Mandukya Upanishad---5

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III-21. The immortal can never become mortal. So, too mortal can never become immortal. For a change in one’s nature cannot ever take place in any manner.
III-22. How can the entity that is immortal remain unchanged according to one to whom a thing that is immortal by nature can be born, since it is a product (in his view) ?
III-23. The sruti favours equally the creation in reality and through Maya. That which is settled by the sruti and supported by reasoning is true, and not anything else.
III-24. Since the sruti says, "There is no multiplicity here", "the Lord, owing to Maya, (is seen diversely)", and "The Self, though unborn, (appears to be born in many ways)", it becomes obvious that He is born through Maya.
III-25. By the censure of (the worship of) Hiranyagarbha is negated creation. By the statement, "Who will cause it to be born?", is denied causality.
III-26. On the ground of non-apprehension (of Brahman), all the preceding instruction (for Its comprehension) is negated by the sruti, "This Self is that which has been declared as ‘Not this, not this’". Hence the unborn Self becomes revealed by Itself.
III-27. Birth of that which exists occurs only through Maya and not in reality. He who thinks that something is born in reality, (should know) that that which is already born is (re)born.
III-28. The birth of that which is non-existent cannot occur either through Maya or in reality, for a son of a barren woman cannot be born either through Maya or in reality.
III-29. As in dream the mind vibrates through Maya, as though with dual roles, so in the waking state the mind vibrates through Maya, as though with dual roles.
III-30. There can be no doubt that the non-dual mind alone appears in dream in dual roles. Similarly, in the waking state too, the non-dual mind appears to possess dual roles.
III-31. Whatever there is, moving and unmoving, which constitutes this duality, is perceived by the mind, for when mind does not exist as mind, duality is never perceived.
III-32. When the mind ceases to imagine consequent on the realisation of the Truth which is the Self, then it attains the state of not being the mind and becomes a non-perceiver, owing to the absence of objects to be perceived.
III-33. (The knowers of Brahman) say that the knowledge which is free from imagination, and unborn is not distinct from the knowable. The knowledge of which Brahman is the sole object is unborn and everlasting. The unborn (Self) is known by the (knowledge that is) unborn.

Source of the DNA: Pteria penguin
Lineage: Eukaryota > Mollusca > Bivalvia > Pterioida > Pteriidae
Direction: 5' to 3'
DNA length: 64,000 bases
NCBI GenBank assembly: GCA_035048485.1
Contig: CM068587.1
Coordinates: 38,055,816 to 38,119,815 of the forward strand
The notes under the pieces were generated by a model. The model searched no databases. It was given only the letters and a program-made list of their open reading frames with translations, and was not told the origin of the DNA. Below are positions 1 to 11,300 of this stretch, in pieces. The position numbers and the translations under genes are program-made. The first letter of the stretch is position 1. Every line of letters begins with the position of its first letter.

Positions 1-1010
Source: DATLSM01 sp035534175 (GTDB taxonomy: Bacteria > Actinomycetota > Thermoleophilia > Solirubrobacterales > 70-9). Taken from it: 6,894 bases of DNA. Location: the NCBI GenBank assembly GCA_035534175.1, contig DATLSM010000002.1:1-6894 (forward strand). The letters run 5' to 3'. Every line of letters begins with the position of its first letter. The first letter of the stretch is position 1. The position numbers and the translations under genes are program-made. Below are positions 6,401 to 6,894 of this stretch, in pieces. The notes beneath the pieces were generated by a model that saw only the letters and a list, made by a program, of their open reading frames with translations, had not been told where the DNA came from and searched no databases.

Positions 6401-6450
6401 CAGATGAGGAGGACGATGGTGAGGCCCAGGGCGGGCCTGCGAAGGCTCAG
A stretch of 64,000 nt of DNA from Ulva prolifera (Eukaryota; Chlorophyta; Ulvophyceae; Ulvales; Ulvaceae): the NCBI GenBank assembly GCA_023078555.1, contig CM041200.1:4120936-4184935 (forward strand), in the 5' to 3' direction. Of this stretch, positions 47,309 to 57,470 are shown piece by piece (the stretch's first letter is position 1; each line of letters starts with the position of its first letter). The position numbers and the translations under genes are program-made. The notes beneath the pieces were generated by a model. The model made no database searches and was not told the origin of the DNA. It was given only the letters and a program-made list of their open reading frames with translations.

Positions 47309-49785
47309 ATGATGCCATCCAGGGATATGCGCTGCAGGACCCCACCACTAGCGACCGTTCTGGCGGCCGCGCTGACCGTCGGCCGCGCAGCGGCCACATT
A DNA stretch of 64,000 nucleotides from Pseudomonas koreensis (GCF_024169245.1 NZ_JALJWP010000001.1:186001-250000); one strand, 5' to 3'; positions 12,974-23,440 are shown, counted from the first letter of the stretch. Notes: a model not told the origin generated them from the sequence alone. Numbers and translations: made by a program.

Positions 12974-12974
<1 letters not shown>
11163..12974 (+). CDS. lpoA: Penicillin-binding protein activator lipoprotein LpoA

III-34. The behaviour of the mind (thus) restrained, which is free from all imagination and which is endowed with discrimination, should be noticed. The mind in deep sleep is of a different character and is not like that (when it is under restraint).
III-35. The mind becomes dissolved in deep sleep, but when under restraint, it doesn’t become dissolved. That (mind) alone becomes Brahman, the fearless, endowed with the light that is Consciousness on all sides.
III-36. (Brahman is) birthless, sleepless, dreamless, nameless, formless, ever-resplendent and omniscient. (As regards That) there can be no routine practice of any kind.
III-37. The Self is devoid of all (external) organs, and is above all internal organs. It is exquisitely serene, eternally resplendent, divinely absorbed, unchanging and fearless.
III-38. Where there is no thought whatever, there is no acceptance or rejection. Then knowledge, rooted in the Self, attains the state of birthlessness and sameness.
III-39. This Yoga that is said to be not in touch with anything is hard to be perceived by anyone of the Yogis, for the Yogis who behold fear in what is fearless, are afraid of it.
III-40. For all the Yogis, fearlessness, cessation of misery, awareness and everlasting peace, depend upon the control of their mind.
III-41. By a tireless effort such as that by which the emptying of an ocean, drop by drop, is aimed at with the help of the edge of a Kusa grass, the conquest of the mind will become possible through absence of dejection.
III-42. With the (proper) means one should bring under restraint the mind that is torn amid desire and enjoyment. Even when the mind is well settled down in sleep, it should be brought under restraint, for sleep is as harmful as desire.
III-43. Remembering that everything is productive of grief, one should withdraw (one’s mind) from the enjoyment of the objects of desire. (Similarly), remembering that everything is the unborn Brahman, one does not certainly see the born (ie., duality).
III-44. The mind that is in deep sleep should be awakened and the mind that is distracted should be brought back to tranquillity again. One should know the mind as passion-tinged, and should not disturb it when it has attained the state of equillibrium.
III-45. In that state one should not enjoy the happiness, but should, by means of discrimination, become unattached. When the mind that has become still tends towards wandering, it should be unified (with the self) with efforts.
III-46. When the mind does not become merged nor distracted again, when it becomes motionless and does not make appearances (as objects), then it verily becomes Brahman.
III-47. That highest Bliss exists in one’s own Self. It is calm, identical with liberation, indescribable, and unborn. Since It is one with the unborn knowable (Brahman), the knowers of Brahman speak of It as the Omniscient (Brahman).
III-48. No Jiva (individual soul), whichsoever, is born. It has no cause (of birth). (Such being the case), this is the highest Truth where nothing is born whatsoever.